Russ and Sheila's Weekend Retreat

Sheila Working on her Weekend Retreat

Russ and Sheila are avid cyclists and have always dreamed of owning a weekend retreat that's bike-able from their permanent home. “I remember how excited I was when I stumbled on the Tumbleweed site for the first time in early 2013. Right away, I knew I had found what I was looking for,” Russ recalls. “I love the efficiency of the design, that it’s moveable, affordable and I love the way the design and look will blend in with the forest setting I plan to place it in.”

Russ (front, center) & Friends 

The problem? Russ wanted to build his home, but like so many DIY tiny housers, he had no construction experience. He attended a Tumbleweed workshop in Berkeley last year to learn more about the project he was about to undertake, and he was delightfully surprised by the amount of new friends he made over the two days.

“One of the couples I had met at the workshop contacted my wife, Sheila, and I about some property they were going to look at in the Santa Cruz Mountains,” Russ told us. “The four of us loved it so much that we ended up buying the property together and now we all have a place to put our tiny houses!”

At Tumbleweed, we structure our workshops to be social and encourage our attendees to stay in contact long after the weekend is over. Whether it's a carpenter looking to help out on a small project or a family who has extra backyard space available for constructing a tiny house, countless friendships have been made just from meeting like-minded people and starting the tiny house conversation.

Russ in his Framed Tiny Home

It's been a year since Russ and Sheila attended the Berkeley workshop, and they are now almost half finished with their Tumbleweed Elm 18 Overlook. “It’s probably the most difficult thing I have ever done in my life,” Russ admits, “and I have done some pretty difficult things, including getting a master’s degree in mechanical engineering from Stanford and riding my bike 520 miles in 40 hours.” Russ and Sheila have encountered a few difficulties during construction, including finding the right trailer.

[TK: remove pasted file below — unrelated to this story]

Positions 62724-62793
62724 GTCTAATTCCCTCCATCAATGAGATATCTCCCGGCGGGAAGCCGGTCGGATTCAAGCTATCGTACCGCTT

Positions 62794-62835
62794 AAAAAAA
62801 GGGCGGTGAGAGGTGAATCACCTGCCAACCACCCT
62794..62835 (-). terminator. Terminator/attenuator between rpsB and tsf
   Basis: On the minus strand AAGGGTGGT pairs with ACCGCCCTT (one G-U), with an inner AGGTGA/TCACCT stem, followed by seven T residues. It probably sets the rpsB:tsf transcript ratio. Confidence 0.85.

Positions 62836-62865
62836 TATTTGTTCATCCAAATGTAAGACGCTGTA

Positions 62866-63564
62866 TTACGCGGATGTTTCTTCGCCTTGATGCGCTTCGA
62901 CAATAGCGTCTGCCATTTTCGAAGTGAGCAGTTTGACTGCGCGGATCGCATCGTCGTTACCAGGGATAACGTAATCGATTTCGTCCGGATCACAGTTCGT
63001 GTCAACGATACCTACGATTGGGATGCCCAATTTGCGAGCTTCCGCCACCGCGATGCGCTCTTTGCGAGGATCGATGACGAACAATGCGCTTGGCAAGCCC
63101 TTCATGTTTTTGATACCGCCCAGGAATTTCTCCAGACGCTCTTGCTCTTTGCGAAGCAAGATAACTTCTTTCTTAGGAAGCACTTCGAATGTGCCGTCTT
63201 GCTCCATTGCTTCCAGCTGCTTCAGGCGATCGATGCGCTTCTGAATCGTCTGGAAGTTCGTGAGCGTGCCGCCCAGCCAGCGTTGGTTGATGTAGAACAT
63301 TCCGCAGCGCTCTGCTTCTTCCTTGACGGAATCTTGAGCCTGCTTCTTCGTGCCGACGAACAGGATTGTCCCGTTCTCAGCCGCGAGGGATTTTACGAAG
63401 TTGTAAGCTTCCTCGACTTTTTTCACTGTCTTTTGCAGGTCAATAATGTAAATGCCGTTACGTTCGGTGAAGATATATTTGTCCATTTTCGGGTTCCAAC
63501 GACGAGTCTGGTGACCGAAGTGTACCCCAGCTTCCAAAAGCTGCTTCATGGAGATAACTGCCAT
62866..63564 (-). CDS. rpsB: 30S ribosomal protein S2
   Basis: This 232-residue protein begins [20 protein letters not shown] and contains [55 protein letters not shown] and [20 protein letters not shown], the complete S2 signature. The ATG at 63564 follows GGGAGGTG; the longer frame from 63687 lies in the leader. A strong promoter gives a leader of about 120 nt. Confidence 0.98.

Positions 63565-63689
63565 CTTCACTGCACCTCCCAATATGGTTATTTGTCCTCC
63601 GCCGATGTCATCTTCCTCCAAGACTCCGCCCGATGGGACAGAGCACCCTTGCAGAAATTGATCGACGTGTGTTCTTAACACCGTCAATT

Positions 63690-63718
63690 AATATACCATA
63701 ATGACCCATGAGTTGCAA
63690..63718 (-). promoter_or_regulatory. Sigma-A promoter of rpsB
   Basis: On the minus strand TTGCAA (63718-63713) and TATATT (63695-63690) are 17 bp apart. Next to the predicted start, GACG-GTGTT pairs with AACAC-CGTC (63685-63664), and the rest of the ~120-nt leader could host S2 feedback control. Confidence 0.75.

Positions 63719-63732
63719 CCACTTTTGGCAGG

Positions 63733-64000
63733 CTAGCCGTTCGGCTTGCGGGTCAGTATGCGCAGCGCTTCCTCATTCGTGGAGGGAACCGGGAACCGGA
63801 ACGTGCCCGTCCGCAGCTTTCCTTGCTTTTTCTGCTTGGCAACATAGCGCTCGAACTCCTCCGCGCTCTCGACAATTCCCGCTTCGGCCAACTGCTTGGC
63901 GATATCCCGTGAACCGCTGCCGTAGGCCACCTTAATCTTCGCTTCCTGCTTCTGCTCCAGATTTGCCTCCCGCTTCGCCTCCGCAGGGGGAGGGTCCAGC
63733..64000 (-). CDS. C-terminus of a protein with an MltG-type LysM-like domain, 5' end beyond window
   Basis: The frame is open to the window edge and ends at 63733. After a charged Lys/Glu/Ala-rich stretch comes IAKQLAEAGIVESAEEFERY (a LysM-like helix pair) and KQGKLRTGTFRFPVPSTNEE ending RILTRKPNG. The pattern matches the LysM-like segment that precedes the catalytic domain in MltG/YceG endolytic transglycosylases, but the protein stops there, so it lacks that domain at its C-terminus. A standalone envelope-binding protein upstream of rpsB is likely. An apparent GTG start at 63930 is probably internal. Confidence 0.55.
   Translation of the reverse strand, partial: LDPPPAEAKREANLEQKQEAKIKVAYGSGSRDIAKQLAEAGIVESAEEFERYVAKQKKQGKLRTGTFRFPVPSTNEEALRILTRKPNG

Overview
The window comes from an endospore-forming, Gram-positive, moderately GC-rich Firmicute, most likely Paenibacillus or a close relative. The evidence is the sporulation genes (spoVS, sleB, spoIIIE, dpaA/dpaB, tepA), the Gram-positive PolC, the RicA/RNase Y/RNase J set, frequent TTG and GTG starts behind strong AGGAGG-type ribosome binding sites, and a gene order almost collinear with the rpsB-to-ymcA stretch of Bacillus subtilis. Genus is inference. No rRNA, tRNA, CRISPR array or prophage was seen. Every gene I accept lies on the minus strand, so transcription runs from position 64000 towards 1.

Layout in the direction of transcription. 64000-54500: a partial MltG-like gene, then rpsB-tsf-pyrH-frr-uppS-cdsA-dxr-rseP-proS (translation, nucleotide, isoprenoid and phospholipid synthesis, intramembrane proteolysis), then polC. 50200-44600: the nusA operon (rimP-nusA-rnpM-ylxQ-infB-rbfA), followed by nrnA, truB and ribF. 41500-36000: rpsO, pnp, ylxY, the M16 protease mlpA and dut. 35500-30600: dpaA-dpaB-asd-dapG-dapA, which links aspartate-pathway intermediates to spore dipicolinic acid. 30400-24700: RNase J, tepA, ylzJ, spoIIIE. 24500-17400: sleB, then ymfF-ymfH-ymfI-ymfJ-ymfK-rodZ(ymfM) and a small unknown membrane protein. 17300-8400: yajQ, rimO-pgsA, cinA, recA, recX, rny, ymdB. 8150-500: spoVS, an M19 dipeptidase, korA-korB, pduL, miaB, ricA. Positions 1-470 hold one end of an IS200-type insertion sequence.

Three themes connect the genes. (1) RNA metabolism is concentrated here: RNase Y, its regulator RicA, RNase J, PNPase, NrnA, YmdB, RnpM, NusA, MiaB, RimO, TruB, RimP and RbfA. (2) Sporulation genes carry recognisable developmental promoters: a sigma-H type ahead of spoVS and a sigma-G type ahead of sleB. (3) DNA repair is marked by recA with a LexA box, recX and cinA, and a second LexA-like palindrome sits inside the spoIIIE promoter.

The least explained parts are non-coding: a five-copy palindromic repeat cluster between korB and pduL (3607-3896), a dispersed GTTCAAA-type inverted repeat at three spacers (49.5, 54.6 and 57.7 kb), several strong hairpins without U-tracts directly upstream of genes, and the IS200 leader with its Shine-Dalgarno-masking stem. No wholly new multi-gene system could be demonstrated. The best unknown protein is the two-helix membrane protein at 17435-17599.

“I thought I could save money by having one (a trailer) custom built by a local trailer manufacturer.  However, the final dimensions ended up being less than perfect.  By the time I had paid a welder to modify the design and add the all threaded rod to tie down the house, I ended up spending about the same amount of money and much more time than I would have if I had simply purchased the Tumbleweed trailer.”

Russ on his Ridge Beam

Even thought they've encountered a few challenges, Russ has found the experience to be extremely rewarding, adding that he can't wait to spend the night in a house that he built with his own two hands. 

As always, we asked Russ to share three pieces of advice for future builders. He gave us four, including links to his website with more information! 

Russ's 4 Pieces of Advice:

1.  Stick to the plans. Especially if you don’t have a lot of building experience.  Early in the build process, I made a few changes that I thought were minor but ended up causing major headaches.  
2.  Purchase the highest quality tools you can afford.  Doing so will save you a lot of time and effort and you will thank yourself every time you use them.
3.  Whenever possible, support your local lumberyard instead of the big box hardware stores.  You might pay a little extra, but it will be worth the good advice and high quality materials you will receive.
4.  Its OK to make mistakes. Welcoming a little imperfection often results in unexpected beauty you might not have otherwise experienced.

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*All photos provided by Russ and Sheila

*Russ and Sheila have an extremely helpful, detailed blog about their build. It's a great resource. Follow them here

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Jenna BioJenna Spesard is currently living and traveling around North America in a DIY Tumbleweed Cypress with her partner, Guillaume, who is a professional photographer and Tumbleweed Workshop host. They are photographing and writing about their adventure and occasionally they will be hosting an open house. Be sure to follow their tiny house and giant journey here.
 

 

Written by Jenna Spesard — October 27, 2014

Insulation: What to Consider

Tiny House Giant Journey's Rigid Foam Board Insulation

Many tiny housers live in cold and hot climates. There are Tumbleweeds that muscle through Alaskan winters (such as Heather's Cypress and Nathan's Cypress) and ones that chill-out during Louisiana summers (such as Art's Elm) and protect against Florida's humidity (such as Emily's Elm). High quality insulation is one of the BIG benefits about living in a tiny home versus a conventional RV. 

When choosing which insulation to use in your tiny home, the three key factors to consider are: 1) R-Value, 2) Loose Fill vs. Closed, 3) Environmental Impact.